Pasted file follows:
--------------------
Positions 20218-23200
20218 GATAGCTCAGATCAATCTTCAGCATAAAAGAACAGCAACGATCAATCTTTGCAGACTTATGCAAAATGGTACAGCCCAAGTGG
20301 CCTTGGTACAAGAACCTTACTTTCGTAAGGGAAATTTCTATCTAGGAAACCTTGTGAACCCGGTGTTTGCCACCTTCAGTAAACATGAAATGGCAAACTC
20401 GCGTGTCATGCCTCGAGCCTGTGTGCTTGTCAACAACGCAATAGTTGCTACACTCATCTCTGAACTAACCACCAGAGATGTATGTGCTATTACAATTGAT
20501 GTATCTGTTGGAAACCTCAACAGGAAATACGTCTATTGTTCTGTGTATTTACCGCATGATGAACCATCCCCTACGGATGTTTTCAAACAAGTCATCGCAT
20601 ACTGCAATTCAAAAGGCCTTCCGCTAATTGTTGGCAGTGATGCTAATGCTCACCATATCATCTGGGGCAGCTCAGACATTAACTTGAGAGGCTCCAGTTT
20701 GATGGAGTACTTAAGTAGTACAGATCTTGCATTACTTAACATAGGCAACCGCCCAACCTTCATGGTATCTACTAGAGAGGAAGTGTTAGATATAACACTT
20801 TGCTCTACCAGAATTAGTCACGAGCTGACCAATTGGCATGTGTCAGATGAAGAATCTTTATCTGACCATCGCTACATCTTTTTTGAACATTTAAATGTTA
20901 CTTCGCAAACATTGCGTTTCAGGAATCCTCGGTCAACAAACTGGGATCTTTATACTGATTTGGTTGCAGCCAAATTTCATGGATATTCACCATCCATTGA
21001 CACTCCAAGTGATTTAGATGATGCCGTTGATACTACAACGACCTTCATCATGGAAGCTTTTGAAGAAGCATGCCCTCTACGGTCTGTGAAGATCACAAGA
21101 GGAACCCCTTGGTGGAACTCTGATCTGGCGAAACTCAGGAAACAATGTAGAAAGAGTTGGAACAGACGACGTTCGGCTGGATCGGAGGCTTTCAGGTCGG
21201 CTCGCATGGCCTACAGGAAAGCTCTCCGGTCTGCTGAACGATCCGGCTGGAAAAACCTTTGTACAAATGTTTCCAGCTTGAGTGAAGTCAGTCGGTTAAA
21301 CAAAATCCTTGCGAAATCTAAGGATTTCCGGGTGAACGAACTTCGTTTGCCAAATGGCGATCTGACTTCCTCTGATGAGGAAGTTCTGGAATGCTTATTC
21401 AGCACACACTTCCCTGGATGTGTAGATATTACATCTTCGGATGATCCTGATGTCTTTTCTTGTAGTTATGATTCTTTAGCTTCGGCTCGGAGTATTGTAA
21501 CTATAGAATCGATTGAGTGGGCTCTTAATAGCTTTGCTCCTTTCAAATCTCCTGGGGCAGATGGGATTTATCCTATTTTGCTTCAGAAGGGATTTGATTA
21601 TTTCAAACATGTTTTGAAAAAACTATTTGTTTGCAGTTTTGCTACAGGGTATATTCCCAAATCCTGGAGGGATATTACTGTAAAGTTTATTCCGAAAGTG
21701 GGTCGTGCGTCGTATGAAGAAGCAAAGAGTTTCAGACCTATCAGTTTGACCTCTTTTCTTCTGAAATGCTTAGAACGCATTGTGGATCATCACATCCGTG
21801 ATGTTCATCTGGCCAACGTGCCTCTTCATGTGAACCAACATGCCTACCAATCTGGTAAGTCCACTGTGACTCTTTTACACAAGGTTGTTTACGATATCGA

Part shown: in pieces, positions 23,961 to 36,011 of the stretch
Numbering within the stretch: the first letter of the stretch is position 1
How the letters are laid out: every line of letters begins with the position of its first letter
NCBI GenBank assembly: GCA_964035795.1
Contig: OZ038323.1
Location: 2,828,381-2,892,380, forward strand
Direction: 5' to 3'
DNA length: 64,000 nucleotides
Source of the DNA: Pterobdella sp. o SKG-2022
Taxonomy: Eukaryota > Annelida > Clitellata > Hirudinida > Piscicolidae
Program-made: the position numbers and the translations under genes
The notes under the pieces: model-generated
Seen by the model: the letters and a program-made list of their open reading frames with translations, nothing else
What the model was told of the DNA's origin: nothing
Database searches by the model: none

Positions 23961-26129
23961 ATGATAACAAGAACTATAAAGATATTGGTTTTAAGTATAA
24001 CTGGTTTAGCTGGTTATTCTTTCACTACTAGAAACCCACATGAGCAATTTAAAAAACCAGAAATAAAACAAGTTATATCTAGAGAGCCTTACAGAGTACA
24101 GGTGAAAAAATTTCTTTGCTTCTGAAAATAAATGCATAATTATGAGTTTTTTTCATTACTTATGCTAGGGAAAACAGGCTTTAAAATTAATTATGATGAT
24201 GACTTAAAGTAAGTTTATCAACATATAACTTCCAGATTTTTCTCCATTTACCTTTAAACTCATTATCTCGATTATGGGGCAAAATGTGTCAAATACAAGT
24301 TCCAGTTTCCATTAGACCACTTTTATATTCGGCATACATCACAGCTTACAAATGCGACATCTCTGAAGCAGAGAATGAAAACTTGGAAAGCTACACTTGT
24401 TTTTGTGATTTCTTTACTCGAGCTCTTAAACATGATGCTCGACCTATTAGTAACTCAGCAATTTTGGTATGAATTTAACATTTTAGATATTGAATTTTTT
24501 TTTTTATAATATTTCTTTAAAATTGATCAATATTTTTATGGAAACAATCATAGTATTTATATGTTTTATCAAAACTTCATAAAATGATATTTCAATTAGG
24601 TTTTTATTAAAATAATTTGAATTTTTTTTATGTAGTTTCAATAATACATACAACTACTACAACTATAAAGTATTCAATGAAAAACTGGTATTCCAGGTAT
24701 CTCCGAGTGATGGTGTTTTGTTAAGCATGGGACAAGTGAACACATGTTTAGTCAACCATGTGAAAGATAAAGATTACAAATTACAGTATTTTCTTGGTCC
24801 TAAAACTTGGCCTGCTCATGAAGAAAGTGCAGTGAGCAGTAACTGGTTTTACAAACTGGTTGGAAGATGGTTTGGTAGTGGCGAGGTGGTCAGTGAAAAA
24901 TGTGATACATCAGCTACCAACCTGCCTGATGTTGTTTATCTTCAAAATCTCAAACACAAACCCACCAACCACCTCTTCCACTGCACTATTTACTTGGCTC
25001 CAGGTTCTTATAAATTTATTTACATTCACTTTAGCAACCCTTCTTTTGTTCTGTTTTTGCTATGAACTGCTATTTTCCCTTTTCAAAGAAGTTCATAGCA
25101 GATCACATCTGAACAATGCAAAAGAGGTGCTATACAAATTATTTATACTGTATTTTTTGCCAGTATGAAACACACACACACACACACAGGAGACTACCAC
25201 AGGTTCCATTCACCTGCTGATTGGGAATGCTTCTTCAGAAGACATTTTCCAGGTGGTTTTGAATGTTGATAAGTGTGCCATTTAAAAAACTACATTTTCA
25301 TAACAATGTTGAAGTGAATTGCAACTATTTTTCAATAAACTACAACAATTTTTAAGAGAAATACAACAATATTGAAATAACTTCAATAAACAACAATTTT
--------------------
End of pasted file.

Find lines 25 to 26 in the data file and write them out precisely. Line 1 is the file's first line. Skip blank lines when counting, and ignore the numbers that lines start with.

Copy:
Direction: 5' to 3'
DNA length: 64,000 nucleotides